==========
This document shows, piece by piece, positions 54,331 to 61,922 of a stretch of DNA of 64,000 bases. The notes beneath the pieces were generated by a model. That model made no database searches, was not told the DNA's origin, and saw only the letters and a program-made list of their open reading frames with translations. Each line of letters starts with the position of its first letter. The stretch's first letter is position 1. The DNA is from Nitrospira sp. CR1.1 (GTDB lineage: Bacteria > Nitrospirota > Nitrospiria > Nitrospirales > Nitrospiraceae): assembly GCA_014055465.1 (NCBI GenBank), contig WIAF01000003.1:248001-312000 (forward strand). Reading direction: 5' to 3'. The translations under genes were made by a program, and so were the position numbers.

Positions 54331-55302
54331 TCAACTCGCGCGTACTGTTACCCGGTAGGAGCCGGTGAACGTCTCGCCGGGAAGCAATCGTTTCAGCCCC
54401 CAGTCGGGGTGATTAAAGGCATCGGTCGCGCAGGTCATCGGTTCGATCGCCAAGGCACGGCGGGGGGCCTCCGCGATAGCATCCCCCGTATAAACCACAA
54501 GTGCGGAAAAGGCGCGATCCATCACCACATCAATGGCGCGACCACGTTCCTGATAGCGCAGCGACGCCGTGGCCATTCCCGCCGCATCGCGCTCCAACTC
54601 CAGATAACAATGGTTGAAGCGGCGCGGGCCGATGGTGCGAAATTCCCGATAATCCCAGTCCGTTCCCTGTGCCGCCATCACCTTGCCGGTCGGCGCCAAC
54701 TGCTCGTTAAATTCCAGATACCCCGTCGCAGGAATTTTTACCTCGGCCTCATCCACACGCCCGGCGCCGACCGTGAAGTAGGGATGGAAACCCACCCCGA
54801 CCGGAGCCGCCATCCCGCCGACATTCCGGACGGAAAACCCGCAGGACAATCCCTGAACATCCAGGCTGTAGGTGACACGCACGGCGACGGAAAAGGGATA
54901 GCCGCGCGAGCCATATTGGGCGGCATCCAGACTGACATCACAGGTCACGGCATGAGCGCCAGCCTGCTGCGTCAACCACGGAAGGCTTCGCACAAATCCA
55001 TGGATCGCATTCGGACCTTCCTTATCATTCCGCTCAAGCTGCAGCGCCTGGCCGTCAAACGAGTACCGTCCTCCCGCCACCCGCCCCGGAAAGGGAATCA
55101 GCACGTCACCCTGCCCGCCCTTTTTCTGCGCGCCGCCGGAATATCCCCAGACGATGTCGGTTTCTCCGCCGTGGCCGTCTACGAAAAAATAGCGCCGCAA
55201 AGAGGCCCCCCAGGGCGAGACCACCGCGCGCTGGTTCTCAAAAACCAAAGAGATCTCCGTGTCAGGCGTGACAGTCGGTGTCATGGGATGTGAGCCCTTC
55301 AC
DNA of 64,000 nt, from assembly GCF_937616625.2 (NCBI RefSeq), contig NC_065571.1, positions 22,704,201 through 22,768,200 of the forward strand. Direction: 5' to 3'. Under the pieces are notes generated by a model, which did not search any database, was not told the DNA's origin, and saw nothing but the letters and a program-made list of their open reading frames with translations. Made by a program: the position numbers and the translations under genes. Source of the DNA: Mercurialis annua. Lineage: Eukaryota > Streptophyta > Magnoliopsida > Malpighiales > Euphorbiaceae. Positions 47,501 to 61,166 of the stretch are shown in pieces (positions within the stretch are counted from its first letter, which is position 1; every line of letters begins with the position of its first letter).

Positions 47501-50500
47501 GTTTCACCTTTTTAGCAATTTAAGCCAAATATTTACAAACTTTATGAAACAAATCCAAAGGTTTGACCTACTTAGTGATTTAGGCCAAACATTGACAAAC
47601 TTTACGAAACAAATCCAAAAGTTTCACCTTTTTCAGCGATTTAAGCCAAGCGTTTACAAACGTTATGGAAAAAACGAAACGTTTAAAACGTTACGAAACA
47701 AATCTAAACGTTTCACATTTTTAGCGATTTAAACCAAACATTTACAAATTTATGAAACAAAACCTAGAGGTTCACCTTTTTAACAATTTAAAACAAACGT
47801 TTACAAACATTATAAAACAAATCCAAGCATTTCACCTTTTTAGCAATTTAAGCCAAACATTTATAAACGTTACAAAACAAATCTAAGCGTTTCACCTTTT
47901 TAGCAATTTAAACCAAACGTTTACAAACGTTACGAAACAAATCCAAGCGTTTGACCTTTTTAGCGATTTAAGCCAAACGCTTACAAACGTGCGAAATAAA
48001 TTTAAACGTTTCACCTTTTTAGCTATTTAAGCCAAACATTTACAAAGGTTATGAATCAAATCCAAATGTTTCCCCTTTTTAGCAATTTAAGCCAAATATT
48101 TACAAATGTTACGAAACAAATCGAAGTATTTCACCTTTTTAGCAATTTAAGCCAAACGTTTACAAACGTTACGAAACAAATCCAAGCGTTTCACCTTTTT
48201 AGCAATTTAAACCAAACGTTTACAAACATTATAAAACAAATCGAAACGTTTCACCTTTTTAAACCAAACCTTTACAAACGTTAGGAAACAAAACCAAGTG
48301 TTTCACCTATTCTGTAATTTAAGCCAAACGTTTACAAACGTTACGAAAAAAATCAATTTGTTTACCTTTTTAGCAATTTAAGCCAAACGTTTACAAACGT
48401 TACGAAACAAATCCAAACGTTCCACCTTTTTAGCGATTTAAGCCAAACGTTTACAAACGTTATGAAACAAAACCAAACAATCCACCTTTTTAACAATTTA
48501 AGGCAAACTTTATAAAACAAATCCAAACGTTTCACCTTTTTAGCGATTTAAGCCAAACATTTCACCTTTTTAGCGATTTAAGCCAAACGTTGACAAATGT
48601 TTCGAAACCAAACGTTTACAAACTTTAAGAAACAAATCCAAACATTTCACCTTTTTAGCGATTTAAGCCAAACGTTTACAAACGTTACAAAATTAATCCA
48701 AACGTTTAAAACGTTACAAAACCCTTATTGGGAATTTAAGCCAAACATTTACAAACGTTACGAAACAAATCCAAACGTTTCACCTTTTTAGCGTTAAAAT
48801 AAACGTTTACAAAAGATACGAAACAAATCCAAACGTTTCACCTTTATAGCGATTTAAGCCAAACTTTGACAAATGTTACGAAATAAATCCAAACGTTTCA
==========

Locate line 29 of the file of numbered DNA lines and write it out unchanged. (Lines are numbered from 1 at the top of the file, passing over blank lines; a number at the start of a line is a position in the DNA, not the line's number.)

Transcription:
48801 AAACGTTTACAAAAGATACGAAACAAATCCAAACGTTTCACCTTTATAGCGATTTAAGCCAAACTTTGACAAATGTTACGAAATAAATCCAAACGTTTCA